I found out about Airborn while surfing around looking for contemporaries of Harry Potter to see if any books had sold anywhere near the same number. Kenneth Oppel was unknown to me, although he has been writing for some time, partly because his previous books seem to have been aimed at a younger audience. The article I found was going to replace the JK Rowling-shaped void in children’s publishing now HP was over. Oppel was the focus of the piece (it was for a Canadian site, he is Canadian, of course I’m not suggesting they were blowing their own trumpet…).

Anyway, I’ve just blasted my way through the first of (so far) two books about an alternative Victorian age where airships are the primary method of transporting goods and passengers around the globe. These aren’t the death-traps of the 30’s, filled with hydrogen, they use a totally different (and made up) gas called hydrium (which smells like mangos). Our hero, Matt Cruse, is a cabin boy aboard the luxury liner Aurora. Matt loves airships, he was born aloft, his father worked on the Aurora and he doesn’t like being on the ground. A routine trip changes when they find a balloon floating aimlessly across their shipping lane, with a man near-dead aboard. He says he’s seen things, strange creatures, but before they can find out more, he dies. Several months later and Kate de Vries takes a voyage. The dead man was her grandfather and she’s determined to find what he saw. Then the pirates come…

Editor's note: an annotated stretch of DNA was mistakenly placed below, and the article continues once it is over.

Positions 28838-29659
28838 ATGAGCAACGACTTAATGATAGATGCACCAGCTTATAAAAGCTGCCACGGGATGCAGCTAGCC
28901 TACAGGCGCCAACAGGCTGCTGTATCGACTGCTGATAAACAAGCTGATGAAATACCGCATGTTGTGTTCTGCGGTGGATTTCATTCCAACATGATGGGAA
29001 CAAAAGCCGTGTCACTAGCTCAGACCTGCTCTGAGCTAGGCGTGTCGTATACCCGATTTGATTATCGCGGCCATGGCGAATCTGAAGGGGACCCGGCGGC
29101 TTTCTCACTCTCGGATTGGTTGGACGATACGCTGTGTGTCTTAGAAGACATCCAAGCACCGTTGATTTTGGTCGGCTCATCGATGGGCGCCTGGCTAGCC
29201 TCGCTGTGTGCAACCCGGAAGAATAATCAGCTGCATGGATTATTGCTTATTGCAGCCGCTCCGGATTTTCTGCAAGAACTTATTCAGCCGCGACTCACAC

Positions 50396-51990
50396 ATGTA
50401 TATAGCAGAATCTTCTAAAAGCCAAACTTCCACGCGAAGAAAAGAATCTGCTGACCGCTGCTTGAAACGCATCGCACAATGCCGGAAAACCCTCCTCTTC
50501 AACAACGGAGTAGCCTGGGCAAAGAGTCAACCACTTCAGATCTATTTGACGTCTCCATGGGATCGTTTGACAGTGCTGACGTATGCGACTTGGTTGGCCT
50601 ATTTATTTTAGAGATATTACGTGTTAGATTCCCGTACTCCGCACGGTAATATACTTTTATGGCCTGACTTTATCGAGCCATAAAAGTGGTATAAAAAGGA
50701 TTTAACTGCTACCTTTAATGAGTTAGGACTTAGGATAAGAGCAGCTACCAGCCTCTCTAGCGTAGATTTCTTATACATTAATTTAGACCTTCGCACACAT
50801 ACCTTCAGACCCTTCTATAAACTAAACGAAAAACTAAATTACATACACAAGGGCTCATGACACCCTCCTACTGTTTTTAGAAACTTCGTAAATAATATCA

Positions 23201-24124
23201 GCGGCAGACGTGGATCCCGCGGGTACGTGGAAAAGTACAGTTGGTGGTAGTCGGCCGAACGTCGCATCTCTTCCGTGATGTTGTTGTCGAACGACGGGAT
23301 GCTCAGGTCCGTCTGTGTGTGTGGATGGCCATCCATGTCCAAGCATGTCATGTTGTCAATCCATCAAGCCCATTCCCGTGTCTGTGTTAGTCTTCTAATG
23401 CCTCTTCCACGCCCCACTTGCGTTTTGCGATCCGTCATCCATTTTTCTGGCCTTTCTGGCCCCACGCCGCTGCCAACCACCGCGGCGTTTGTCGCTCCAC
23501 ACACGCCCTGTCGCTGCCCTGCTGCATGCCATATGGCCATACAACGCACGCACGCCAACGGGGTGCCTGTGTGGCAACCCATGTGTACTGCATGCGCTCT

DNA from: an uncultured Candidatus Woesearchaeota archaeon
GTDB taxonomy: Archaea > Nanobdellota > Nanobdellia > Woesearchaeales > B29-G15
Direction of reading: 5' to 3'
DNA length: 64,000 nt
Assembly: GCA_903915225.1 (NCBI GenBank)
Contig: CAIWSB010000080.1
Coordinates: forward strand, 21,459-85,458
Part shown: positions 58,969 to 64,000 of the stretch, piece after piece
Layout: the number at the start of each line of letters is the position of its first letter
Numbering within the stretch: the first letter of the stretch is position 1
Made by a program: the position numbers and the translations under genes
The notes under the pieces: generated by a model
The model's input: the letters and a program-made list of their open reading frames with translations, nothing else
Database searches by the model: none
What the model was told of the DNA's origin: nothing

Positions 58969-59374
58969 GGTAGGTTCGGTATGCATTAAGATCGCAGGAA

It’s fast paced (once you get past the initial setup, which I found entertaining anyway) and non-stop action. Kate is a strong, determined and very clever girl (and likes books, she’s not unlike Hermione, although trouble seems to follow her) and she’s not stuck to the traditions of her class, keen to break out of ‘ladylike’ pursuits she is supposed to be doing. She drags Matt along for adventure and discovery, not that he’s complaining, he likes her. It’s funny, and thrilling, inventive and exciting. It’s not particularly deep or complex, but it has plenty of twists and turns and skin-of-the-teeth escapes and I couldn’t put it down.

I admit that I am a huge airship fan, they have a romantic image for me (once you get past the combustible gas) and maybe my opinion is off because I was interested in simply reading about a story in a world where airships rule (if we could have produced helium rather than relying on hydrogen they may still be big), but I loved it. Why aren’t people writing thrilling adventure stories like this for adults too? All the exciting fiction I seem to be reading of late is, technically, aimed at kids. It’s a little Clive Cussler, only without the history, the classic cars and planes or the boats (or Clive himself showing up!).

For some reason I found it reminded me of Mortal Engines (probably the airships). Well worth a read if you like a good old-fashioned ripping yarn, already added the next book, Skybreaker, to my wishlist.

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Reviewed: 8th August 2007